Where this game really shines is the batting which is infinitely more enjoyable then Electronic Arts' dire efforts. While batting the Square button is used for a defensive shot, the X button for a normal shot and circle for a lofted shot. Combine this with the analogue direction and while it may seem restrictive it's not in the least bit. Before the ball is bowled you can even move left or right along the crease. This game doesn't seem to restrict the ball to set paths as Cricket 2005 did but rather the ball will head in absolutely every direction, and if you
There are plenty of areas which could have been improved to make this title even more exciting. Firstly while it's possible to move left and right across the pitch there's no way to charge down the wicket for an offensive shot, as a result there are no stumpings in the game. As previously mentioned it's impossible to get a runout against AI batsmen (at least we didn't in all the games we played). I would have also liked to see larger player squads to select from, or even injuries during tournaments, if only for a match or two - perhaps if your batsmen get hit with a fast paced bowler. Also annoying is the fact that it's impossible to scamper through for a quick single on a LBW appeal. Another niggle, you can only ever throw the ball back to the keeper, even if he's the further throw on a tight run out opportunity. These are only small issues, but ones which could have been fixed prior to release.
|Bowling on target.|
Graphically this game isn't quite as sharp as Electronic Arts' Cricket 2005 with less realism in the players, stadiums and lighting. Despite the statistics of Ricky Ponting Cricket having only 800 animations compared to 1000 for Cricket 2005, this game simply seems to have a wider range. Perhaps it's due to the fact that the ball seems to travel to different locations on the ground at a more frequent rate. Player models also look a little rough around the edges and while many players look similar to their real-life counterpart they certainly aren't photo-realistic.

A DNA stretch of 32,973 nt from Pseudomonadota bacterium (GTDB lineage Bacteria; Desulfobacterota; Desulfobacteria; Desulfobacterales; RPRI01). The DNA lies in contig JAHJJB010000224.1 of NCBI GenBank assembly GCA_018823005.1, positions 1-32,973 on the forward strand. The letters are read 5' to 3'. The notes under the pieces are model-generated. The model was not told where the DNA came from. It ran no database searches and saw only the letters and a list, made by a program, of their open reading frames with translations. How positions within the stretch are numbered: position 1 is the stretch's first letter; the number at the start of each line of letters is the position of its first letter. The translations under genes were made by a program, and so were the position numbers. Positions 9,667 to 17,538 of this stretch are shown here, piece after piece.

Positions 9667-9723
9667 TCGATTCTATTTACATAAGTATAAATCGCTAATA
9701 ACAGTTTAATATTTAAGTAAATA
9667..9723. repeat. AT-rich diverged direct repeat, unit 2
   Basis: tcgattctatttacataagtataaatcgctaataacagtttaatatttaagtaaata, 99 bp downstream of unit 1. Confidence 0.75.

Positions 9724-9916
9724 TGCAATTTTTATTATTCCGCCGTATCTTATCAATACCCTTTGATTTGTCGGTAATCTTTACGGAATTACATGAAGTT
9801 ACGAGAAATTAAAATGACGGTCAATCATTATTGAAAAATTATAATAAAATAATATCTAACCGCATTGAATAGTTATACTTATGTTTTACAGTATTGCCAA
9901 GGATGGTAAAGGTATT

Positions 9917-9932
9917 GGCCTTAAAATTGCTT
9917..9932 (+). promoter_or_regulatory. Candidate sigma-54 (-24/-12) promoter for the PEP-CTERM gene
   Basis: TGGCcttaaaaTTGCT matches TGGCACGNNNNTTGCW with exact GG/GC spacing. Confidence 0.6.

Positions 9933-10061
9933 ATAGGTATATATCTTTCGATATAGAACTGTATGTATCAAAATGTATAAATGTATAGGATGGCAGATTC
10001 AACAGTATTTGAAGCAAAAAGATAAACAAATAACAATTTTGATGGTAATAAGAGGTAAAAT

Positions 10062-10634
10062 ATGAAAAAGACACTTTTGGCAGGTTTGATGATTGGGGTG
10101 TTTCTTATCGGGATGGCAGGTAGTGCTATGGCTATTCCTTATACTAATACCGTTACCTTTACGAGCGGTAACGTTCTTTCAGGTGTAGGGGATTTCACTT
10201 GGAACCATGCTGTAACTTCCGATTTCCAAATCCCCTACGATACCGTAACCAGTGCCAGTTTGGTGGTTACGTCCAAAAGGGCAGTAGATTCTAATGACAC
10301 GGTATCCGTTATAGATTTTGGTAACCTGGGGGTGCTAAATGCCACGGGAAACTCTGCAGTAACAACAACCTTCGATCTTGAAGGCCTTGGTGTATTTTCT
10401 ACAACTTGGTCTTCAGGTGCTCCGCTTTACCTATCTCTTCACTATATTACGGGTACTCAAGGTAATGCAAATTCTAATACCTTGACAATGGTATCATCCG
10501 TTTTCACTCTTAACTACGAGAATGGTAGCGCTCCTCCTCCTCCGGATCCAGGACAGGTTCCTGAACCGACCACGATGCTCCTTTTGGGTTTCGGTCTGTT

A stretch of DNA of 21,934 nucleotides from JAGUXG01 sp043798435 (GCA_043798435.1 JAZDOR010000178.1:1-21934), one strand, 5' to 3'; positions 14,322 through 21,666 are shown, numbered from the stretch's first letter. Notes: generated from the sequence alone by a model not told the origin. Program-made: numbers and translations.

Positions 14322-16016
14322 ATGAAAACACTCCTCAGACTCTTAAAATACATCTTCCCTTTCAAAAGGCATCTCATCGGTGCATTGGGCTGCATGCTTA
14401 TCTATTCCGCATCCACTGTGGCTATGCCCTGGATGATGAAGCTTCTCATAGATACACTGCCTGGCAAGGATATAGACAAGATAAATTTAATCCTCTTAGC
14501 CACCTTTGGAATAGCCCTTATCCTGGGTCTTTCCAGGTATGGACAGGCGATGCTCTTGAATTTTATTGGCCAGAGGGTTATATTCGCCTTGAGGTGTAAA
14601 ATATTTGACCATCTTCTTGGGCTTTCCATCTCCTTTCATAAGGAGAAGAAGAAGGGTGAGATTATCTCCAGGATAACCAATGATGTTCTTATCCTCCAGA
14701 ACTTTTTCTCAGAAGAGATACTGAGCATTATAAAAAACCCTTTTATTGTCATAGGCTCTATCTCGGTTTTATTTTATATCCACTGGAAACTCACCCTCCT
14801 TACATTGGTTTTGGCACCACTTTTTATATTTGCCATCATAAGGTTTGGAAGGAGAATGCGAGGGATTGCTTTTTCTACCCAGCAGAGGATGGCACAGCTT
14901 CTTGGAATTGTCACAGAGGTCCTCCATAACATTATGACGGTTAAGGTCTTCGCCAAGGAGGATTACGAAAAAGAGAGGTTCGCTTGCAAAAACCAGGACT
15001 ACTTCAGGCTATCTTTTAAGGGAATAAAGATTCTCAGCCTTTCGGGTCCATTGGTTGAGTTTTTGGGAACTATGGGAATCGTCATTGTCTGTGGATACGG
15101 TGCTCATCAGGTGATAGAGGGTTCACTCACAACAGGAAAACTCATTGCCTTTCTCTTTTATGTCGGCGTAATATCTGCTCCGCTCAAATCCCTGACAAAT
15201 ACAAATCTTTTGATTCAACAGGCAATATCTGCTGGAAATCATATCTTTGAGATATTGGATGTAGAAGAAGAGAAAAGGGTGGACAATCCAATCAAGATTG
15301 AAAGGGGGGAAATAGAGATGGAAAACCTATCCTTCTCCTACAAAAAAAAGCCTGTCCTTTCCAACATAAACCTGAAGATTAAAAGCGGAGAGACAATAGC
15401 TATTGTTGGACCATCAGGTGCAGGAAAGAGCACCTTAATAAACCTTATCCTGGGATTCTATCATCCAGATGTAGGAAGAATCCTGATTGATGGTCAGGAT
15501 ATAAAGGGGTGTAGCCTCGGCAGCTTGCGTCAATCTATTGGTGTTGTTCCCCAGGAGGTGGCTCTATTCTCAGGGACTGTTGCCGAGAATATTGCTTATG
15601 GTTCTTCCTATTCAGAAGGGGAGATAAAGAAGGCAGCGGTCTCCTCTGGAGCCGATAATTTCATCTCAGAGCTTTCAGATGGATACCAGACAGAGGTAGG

Audio in Ricky Ponting Cricket is a bit of a mixed bag. The commentary is fairly good although occasionally inaccurate or monotonous. It will call the second ball of an over as the first ball, or say that there was "no run there" on every ball of a maiden over. The crowds also need a lot more life put into them. They seem to have a constant roar to them and rarely go silent if there's a quite period in a game. Go to a real match and if a couple of maidens are bowled the crowd often becomes a dull murmur, not the loud ruckus we have in this game. There is almost no distinction between the crowds in different parts of the world either.
Despite the flaws Ricky Ponting International Cricket 2005 is without question the best cricket game ever. While one can hope for an improved sequel somewhere down the line this will keep us a lot more entertained then the rather dull efforts from Electronic Arts.
Review By: Dave Warner
Order your copy now from Gameswarehouse (PAL version).
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|GRAPHICS||Not as realistic as EA's title, but wider range of animations.||70%|
|SOUND||No player names used in commentary, repetitive. Average crowds.||70%|
|GAMEPLAY||This is where this game destroy's EA's effort - in a massive way.||87%|
|VALUE||Quite a few extras to unlock, several game modes to play.||79%|
|OVERALL||Certanily the best cricket game pl Playstation 2, by a massive margin. If you like cricket this is an essential purchase despite some small issues. A fantastic title.||77%|